Back in 1997, Intel led the formation of EUV LLC, a consortium that planned to commercialize extreme ultraviolet lithography by 2005.
Back in 1997, Intel led the formation of EUV LLC, a consortium that planned to commercialize extreme ultraviolet lithography by 2005. Advanced Micro Devices, IBM, Infineon and Micron were among the companies that signed on to the effort.
EUV was supposed to have replaced conventional optical lithography by now. But optical lithography is still driving the semiconductor engine, while EUV now is targeted for early production in 2012-or perhaps 2015 or 2016, depending on who's offering the estimate. Some say it may never work.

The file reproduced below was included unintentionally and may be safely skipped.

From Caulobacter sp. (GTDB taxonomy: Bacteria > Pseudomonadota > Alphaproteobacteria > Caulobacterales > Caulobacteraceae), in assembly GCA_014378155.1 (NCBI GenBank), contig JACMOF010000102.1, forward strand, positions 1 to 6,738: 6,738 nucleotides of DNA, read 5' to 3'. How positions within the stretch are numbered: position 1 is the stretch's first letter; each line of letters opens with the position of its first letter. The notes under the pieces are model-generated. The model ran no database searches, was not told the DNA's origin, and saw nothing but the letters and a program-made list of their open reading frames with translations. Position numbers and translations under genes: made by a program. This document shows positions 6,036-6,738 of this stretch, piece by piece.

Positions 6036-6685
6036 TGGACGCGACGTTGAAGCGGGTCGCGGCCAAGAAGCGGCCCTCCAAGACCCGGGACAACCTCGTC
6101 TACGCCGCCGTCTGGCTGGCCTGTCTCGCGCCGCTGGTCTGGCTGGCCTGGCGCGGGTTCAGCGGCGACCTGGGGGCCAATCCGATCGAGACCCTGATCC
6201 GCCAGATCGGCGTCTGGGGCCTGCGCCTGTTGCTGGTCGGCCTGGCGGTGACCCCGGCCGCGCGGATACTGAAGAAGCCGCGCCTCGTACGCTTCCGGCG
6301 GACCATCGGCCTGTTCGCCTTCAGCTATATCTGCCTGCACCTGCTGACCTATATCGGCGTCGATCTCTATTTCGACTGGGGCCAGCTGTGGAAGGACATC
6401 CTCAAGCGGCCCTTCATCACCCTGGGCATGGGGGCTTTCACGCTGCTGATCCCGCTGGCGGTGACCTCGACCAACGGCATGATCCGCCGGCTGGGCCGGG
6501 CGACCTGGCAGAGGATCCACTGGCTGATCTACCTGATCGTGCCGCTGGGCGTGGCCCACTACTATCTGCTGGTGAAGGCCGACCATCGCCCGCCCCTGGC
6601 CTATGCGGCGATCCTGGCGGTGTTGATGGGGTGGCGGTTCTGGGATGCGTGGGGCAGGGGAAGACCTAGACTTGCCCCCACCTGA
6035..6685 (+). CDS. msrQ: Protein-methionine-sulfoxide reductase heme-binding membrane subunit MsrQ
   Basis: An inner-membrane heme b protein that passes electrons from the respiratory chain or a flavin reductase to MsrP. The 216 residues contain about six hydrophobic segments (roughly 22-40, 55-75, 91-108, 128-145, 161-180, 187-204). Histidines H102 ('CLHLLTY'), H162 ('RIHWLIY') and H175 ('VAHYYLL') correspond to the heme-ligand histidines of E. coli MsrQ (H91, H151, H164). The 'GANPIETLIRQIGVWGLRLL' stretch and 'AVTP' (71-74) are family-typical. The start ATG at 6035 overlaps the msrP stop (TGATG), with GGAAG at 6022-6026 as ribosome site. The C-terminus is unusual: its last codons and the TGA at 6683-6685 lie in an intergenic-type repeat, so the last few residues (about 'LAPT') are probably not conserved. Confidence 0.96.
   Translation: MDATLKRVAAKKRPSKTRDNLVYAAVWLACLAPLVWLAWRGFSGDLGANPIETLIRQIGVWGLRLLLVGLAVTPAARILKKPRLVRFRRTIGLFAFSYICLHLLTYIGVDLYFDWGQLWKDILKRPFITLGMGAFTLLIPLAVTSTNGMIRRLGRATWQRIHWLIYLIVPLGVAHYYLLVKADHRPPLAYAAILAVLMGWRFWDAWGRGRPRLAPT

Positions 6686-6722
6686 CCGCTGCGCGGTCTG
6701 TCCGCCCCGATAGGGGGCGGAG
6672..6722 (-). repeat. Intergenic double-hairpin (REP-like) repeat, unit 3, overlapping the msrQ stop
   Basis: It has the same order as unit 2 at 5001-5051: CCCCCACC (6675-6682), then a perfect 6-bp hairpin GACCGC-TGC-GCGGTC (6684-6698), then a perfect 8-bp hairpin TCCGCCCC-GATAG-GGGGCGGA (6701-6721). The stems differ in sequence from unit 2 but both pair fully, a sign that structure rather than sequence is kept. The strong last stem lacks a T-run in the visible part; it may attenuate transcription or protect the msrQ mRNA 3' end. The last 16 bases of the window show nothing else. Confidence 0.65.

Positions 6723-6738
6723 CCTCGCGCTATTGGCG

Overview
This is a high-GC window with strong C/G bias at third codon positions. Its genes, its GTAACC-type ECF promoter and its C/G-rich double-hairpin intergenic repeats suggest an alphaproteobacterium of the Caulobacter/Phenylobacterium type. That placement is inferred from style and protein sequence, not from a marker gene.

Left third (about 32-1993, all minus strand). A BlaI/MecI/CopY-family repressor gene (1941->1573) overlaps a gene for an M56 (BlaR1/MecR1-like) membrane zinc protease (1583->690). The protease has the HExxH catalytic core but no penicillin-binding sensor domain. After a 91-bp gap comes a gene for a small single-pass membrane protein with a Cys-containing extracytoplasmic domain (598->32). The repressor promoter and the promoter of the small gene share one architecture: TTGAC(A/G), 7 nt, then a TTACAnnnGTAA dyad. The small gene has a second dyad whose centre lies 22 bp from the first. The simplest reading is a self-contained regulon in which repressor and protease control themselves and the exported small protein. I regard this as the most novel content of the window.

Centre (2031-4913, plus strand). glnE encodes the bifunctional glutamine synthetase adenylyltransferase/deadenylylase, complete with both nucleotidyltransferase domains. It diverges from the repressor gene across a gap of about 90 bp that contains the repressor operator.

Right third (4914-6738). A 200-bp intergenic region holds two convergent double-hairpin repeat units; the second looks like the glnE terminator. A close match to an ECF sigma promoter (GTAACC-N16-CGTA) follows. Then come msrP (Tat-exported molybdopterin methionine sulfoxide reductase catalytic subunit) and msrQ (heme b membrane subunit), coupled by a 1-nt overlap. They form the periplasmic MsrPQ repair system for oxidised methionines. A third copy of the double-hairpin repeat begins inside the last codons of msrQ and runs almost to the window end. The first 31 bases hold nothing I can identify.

Others are pushing for nanoimprint, maskless lithography or an emerging technology called self-assembly. And there are those who hope to extend today's optical lithography indefinitely.
Was EUV the wrong bet for the industry? If so, what should it be working on instead? And who will benefit in the long run?
During the recent SPIE Advanced Lithography conference and other events, EE Times posed these questions to lithography experts and executives. Here are their responses.